To counterpoise China, Sri Lanka to offer port development to India: Report
Sri Lankan Prime Minister Ranil Wickremesinghe will reportedly be on India visit in the last week of April, with an agenda to review bilateral ties ahead of Prime Minister Narendra Modi’s visit in May to take forward economic cooperation.
According to a Times of India report, a part of the agenda for his visit will be to finalise the memorandum of understanding (MoU), which includes plans for joint development of Trincomalee Port.
It will include setting up a petroleum refinery and also a land lease agreement for Lankan Indian oil Corporation to develop storage oil tank farms – a project that India has been particularly keen to develop in the strategically located port.
The move by Sri Lanka, which already owes massive debt to China, is seen as an attempt to balance things out.
According to strategic thinker Brahma Chellaney, burdened with a heavy debt from China, Sri Lankais increasingly cognizant of and concerned about the growing implications that this situation hold for its strategic autonomy.
“For example, from a Chinese-financed Sri Lankan project, Hambantota is becoming a Chinese-owned and Chinese-run enclave in the Indian Ocean,” Chellaney was quoted by Times of India as saying.
“Jointly developing the Trincomalee port with India cannot counterbalance the Chinese leverage over Sri Lanka but it can help Colombo build countervailing influence. A Trincomalee port joint project with India also makes sense in terms of Sri Lanka's domestic ethnic considerations,” he added.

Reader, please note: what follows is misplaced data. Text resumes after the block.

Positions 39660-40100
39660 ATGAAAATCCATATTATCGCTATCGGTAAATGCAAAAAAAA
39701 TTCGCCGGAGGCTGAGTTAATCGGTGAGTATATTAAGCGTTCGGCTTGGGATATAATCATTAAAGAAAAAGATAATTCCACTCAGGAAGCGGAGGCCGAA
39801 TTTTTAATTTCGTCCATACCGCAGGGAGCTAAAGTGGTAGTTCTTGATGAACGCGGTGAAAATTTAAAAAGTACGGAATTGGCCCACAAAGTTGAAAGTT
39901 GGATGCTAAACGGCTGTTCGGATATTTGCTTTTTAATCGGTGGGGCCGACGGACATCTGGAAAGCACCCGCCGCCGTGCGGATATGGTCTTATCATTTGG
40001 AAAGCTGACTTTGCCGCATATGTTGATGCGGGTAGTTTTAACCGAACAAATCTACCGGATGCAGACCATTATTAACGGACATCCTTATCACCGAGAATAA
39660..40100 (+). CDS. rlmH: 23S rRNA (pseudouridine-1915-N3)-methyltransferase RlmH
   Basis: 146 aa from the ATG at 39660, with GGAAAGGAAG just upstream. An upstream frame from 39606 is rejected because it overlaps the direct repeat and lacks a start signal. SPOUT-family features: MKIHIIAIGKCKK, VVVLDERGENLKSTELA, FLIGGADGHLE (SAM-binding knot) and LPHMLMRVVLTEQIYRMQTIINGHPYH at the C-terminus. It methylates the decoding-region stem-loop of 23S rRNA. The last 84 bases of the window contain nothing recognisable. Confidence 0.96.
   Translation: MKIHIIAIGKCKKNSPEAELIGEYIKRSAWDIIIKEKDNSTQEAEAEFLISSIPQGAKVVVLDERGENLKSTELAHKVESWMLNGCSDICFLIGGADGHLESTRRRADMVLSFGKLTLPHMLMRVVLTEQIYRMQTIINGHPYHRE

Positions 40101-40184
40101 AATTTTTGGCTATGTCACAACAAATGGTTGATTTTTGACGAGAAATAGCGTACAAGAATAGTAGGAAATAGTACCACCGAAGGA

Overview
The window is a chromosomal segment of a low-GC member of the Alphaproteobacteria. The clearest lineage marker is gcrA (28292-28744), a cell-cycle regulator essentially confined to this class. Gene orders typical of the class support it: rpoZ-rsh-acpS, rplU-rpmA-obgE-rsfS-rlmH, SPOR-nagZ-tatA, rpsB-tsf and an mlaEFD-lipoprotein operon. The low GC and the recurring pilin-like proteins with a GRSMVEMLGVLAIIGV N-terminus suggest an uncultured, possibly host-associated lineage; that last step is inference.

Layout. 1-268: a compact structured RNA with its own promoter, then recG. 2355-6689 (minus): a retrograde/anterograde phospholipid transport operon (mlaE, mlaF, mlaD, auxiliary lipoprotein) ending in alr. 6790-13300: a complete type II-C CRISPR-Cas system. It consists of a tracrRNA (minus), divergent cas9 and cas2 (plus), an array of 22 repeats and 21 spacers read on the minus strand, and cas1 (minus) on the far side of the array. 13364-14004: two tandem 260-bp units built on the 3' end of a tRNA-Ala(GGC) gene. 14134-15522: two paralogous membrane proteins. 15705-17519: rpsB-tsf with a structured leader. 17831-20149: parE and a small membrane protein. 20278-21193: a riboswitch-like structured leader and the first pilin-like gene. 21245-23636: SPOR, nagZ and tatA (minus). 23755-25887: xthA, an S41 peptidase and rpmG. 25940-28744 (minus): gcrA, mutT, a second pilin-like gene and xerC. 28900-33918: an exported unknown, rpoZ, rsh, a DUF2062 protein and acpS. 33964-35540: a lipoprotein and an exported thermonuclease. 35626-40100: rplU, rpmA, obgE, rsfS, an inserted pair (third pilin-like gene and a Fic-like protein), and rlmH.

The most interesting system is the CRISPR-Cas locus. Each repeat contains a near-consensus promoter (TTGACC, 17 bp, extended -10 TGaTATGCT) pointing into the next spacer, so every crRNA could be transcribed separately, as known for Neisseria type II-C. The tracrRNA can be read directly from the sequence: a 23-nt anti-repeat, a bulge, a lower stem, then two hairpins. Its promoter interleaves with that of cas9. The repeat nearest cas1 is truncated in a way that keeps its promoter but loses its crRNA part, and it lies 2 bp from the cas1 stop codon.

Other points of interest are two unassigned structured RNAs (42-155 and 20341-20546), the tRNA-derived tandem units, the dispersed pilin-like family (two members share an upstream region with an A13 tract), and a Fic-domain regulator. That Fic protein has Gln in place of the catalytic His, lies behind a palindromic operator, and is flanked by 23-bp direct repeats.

India, on the other hand, has not been much enthused about developing the Trincomalee port in the past as the project did not appear economically feasible.
As former Lankan President Mahinda Rajapaksa claims, the island nation under him had first approached India for developing the Hambantota port in south and allowed China to come in only after India refused the offer.
India had the same fear about Hambantota as it felt developing the port there was not going to be financially viable. While India was vindicated in the sense that the port failed to generate enough traffic, it now has to contend with a heavy Chinese presence there. Sri Lanka has now allowed China to build a special economic zone in Hambantota and also to further expand the Mattala airport.